With a New Zealand crew, an attempt was made to climb Mount Foster on Smith Island but weather and other circumstances did not permit. Using Port Lockroy as a base, ski touring and climbing objectives (including Mount Francais) were achieved over a three month period. Northanger subsequently reached 67° 50' S on this trip.
Northwest Passage 1988-89
Northanger sailed from Faversham, England to Prince Rupert, British Columbia, linking the Atlantic and Pacific Oceans via the Canadian Arctic. The transit was accomplished in two years with Northanger wintering in Inuvik, North West Territories, after being stopped by heavy sea ice near Herschel Island. Northanger became the first British vessel to complete this historically sought after passage.
After a six month approach march from Canada sailing south via Hawaii, Marquises, Tahiti and Chilean Patagonia, Northanger and crew arrived in the Antarctic Peninsula in mid-January. A climbing team of four made history when they succeeded in gaining Mount Foster, the highest unclimbed summit on Smith Island at 6,900 feet.
Northanger returned to the Peninsula with the goal of making an attempt on the much sought after Cape Renard Tower. During the 7 weeks spent in the region, two major routes were established, one on Cape Renard and another on the Wall Range.
Valdivia, Chile 1997
Northanger spent 8 months in a boatyard in Valdivia getting the addition of an interior steering station and an addition of a metre added aft.
En-route north 1998 – 1999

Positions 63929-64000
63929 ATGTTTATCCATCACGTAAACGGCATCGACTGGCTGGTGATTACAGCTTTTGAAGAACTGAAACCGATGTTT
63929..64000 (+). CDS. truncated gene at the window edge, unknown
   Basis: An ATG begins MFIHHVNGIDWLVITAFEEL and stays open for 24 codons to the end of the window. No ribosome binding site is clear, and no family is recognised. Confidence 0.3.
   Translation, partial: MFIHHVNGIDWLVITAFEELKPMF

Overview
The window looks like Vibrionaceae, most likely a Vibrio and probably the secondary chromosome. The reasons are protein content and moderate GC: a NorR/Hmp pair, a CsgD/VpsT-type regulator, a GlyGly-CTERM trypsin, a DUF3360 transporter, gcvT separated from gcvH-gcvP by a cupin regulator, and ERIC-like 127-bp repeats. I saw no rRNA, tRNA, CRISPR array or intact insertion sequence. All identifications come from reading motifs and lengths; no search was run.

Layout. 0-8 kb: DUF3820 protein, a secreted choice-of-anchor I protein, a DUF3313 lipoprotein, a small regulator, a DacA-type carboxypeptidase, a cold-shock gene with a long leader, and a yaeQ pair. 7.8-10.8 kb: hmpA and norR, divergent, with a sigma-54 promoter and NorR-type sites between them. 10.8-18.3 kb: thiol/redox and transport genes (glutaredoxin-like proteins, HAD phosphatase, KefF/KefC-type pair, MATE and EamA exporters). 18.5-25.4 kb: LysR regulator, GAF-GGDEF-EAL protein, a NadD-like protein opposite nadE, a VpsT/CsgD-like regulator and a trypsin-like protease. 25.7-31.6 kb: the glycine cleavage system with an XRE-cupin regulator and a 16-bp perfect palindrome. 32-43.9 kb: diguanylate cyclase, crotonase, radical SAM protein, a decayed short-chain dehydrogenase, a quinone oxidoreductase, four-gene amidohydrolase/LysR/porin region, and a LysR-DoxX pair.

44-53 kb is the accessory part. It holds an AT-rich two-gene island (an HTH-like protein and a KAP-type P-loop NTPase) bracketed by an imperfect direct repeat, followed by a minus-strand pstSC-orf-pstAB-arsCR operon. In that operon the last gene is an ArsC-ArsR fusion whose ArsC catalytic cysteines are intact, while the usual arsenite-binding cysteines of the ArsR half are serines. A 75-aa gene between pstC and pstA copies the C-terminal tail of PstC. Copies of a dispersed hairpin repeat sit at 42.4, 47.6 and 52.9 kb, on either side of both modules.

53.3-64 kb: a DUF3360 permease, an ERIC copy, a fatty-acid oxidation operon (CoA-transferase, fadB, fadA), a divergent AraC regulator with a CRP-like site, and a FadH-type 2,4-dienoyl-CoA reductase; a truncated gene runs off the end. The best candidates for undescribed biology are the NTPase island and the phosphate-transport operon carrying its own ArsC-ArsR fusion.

Northanger sailed from Valdivia, Chile for Ellesmere Island to participate in the Otto Sverdrup Centennial Expedition wintering over. Places visited on the voyage north include Juan Fernadez Islands, Galapagos, Panama, Kuna Yala, Florida, Newfoundland, Scotland, Norway, Faroes and Greenland.
The Otto Sverdrup Centennial Expedition 1999 – 2000
Commemorating the great Norwegian explorer, Otto Sverdrup, Northanger spent nearly a year frozen into the ice in a bay on the South Coast of Ellesmere Island in the Canadian Arctic with six adults and a 2 1/2 year old girl.
The Greenland Quest Expedition 2001
After spending a winter in Newfoundland, Northanger headed north to Greenland on a four month big wall climbing expedition.
Atlantic Ocean 2002
Northanger left St. John’s, Newfoundland in July, bound for the Southern Ocean. The route first took Northanger across to France, then Ireland before heading on a southward journey via Madeira, Canary Islands, Cape Verde Islands, Brazil and onward to Ushuaia in Argentina.
Northanger sailed south to the Antarctic Peninsula with a group of hardy sailors from the Ocean Cruising Club of Great Britain.
South Georgia 2004
A voyage to South Georgia was made to explore climbing and ski touring possibilities.
Northanger made two trips south to Antarctica with groups of climbers and sailors.
South Georgia 2005
Leaving from Stanley in the Falkland Islands, Northanger sailed south with the Adventure Philosophy team who completed the first kayak circumnavigation of the Island of South Georgia.
A multi cultural group of friends joined us for the hang gliding and paragliding expedition to Antarctica.
On another voyage later in the season, a group of friends, all from New Zealand, joined us aboard for climbing and ski touring in the Antarctic Peninsula.
Two voyages were made to Antarctica this season, one with kayaking as the main objective.
Six weeks were spent in the Patagonia Channels ski touring and climbing in the winter months.
Led by geologist and professor, Keith Klepeis, a brief foray of international geologists was made aboard Northanger into the Cordillera Darwin area of Tierra del Fuego.
Antarctica December 2007
Northanger supported the Pou Brother’s 7 walls in 7 continents project, sailing to the Antarctic Peninsula region.
Antarctica, South Shetland Islands and Elephant Island 2008
Thomas Joshua Cooper and his assistant joined us aboard for Thomas’ photographic project of extreme points. The voyage took us south to the Antarctica Circle and to the south coast of Elephant Island over a period of 65 days.
Poetry and Hums aren't things which you get, they're things which get you. And all you can do is go where they can find you.
- Winnie the Pooh -